Here’s a bit of a backgrounder: in January of this year, former Russian TV journalist and presenter Anton Krasovsky came out on Russian television and was fired immediately thereafter.

Now, back to Newsnight—during the BBC television broadcast, Krasovsky brought forth the idea—and his lived experience—that essentially now in Russia, it’s illegal to be gay.

Holding back uncomfortable laughter, Krasovsky couldn’t hold back the irony of the situation:

“I’m glad that that situation is funny for Valeriya,” he responded. “But it’s not fun for me. I think it’s against me. Against my family. Against all gay people in Russia…. From today, I cannot say that I’m gay and I’m the same human being…like all of you. From today, I’ll have to pay for this. From a hundred to two-thousand pounds. Because these words could be taken as propaganda.”

The beingness of gay life, being LGBTQ, being a questioning soul, being LGBTQ and out, or even advocating for those who are—in Krasovsky’s experience and in his own words, now this is a crime in and of itself, no matter what one does or does not do. It’s about the beingness now. Beyond being a thought-crime, this is L.W.Q. “living while queer.”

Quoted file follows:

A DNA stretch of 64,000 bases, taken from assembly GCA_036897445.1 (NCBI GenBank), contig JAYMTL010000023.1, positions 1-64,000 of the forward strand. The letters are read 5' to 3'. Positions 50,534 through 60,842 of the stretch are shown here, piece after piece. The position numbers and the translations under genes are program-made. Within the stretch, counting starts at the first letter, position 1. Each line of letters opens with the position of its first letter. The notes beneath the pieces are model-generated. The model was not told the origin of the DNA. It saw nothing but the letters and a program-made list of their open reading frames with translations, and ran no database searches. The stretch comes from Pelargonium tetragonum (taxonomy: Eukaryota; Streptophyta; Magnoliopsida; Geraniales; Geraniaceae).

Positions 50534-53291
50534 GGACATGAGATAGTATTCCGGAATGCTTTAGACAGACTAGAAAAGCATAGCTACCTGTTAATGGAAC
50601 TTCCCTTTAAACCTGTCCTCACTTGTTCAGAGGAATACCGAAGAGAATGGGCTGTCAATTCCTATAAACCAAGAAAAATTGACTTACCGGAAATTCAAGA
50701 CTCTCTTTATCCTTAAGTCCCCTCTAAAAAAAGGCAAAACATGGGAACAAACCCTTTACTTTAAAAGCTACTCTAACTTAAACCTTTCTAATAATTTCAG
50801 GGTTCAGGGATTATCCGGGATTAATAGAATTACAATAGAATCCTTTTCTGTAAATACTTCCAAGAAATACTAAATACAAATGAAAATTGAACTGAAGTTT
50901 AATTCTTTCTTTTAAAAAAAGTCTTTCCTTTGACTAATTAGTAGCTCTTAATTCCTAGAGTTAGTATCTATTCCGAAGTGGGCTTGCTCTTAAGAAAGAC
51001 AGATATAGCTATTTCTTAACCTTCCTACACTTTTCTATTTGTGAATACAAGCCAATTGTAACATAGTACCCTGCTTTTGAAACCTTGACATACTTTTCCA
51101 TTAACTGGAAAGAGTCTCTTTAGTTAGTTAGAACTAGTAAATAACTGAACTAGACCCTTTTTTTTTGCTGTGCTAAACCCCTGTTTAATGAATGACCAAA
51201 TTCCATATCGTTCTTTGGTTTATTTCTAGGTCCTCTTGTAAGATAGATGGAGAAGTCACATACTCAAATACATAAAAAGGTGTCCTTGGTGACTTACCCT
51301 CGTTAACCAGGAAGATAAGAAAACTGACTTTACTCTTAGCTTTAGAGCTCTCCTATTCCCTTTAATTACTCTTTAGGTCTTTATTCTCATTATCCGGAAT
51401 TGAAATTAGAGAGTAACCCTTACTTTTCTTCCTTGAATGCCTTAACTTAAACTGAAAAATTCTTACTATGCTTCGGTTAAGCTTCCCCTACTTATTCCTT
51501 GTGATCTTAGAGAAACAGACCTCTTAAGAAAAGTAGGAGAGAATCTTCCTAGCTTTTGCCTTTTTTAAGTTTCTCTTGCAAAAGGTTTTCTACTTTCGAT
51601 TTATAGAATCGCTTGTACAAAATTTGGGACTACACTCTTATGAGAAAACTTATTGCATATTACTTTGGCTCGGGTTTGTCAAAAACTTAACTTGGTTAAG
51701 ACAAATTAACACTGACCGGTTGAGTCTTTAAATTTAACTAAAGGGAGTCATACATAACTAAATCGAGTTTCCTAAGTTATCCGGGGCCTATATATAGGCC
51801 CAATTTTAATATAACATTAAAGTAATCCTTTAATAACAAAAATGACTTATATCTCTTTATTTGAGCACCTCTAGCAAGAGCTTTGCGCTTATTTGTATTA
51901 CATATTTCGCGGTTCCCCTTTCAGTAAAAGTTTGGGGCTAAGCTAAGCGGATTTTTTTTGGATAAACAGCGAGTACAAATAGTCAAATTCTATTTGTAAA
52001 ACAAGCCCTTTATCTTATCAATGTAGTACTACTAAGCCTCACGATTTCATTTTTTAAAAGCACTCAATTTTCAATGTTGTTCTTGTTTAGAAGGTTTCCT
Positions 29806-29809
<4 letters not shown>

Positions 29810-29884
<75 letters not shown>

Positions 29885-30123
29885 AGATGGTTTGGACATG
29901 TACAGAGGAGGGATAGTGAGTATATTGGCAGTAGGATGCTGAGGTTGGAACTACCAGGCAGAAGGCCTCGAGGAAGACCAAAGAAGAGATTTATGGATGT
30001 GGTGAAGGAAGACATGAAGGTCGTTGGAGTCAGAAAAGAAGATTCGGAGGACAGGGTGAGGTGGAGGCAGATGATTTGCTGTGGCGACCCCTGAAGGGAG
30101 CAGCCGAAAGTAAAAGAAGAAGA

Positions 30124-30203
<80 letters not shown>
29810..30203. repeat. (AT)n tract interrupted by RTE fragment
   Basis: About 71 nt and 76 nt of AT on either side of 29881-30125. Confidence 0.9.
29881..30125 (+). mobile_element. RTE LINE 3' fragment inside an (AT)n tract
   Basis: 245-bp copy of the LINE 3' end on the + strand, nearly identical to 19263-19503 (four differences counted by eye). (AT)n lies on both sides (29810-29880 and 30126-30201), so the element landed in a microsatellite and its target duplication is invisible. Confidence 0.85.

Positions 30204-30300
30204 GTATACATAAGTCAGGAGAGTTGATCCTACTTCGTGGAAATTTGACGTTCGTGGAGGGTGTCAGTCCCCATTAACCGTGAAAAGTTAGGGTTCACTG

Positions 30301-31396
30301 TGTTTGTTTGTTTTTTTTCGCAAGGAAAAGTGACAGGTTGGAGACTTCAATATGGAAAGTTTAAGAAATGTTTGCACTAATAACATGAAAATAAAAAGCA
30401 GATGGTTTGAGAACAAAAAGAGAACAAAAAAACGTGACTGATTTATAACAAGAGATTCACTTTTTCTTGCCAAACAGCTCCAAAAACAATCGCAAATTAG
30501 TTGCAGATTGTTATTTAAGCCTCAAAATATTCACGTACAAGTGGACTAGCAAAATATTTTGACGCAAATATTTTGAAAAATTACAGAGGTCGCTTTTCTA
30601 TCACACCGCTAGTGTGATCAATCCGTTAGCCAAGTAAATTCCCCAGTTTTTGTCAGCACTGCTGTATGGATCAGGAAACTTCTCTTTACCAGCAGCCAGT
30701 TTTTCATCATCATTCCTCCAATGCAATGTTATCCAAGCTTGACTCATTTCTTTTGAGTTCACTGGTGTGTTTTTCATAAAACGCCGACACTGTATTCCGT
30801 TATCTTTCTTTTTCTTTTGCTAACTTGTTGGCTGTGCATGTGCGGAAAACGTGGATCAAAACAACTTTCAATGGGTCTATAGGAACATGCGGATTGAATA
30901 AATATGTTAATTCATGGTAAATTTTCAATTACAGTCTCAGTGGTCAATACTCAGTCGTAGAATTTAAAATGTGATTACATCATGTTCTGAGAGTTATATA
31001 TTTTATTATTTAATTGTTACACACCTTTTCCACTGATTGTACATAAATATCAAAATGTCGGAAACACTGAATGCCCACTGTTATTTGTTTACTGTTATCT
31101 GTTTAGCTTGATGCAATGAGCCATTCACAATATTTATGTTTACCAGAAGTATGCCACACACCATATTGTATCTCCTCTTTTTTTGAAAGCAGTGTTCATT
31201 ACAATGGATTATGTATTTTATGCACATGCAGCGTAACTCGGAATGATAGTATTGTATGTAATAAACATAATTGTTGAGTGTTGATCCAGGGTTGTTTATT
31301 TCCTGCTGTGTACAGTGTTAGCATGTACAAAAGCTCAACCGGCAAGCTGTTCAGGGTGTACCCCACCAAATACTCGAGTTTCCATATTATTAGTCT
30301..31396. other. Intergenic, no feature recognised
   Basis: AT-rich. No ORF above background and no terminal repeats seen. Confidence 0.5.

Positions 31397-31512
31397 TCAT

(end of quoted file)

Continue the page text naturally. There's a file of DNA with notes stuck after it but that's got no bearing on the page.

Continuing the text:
Illegal.

 

Some of My Best Friends Are Gay…

Ironies continue to prevail. In 2008, Valeriya became a goodwill envoy for the Russian Federation on behalf of the International Organization for Migration (IOM), an agency to combat human trafficking. She’s been bequeathed with honors and endorsement deals from Avon, from a custom perfumier, from MuzTV and MTV Russia. She was awarded the title of “Honoured Artiste of Russia” by Putin, and has been cited by Forbes magazine as one of the 50 most highly-paid people in movie, sport, literature and music.

All this to say her platform and audience is immense, and the Russian government is using her star power to their full advantage.

During Newsnight Valeriya continued, “I have a lot of friends who belong to gay society, and they do not support their unisexual marriages. They would never take part in gay parades. They’re just normal people. They do their business…. are still working on TV, the media. I don’t know why it happened to you [Anton].”

But of course, the “friends” are not out—or as Anton Krasovsky put it, they are not “open gays.”

To watch the full video, visit the YouTube link below.

BBC News – What gay ‘propaganda’ vote tells us about Russia Today:

http://www.youtube.com/watch?v=z-KfROu8AaU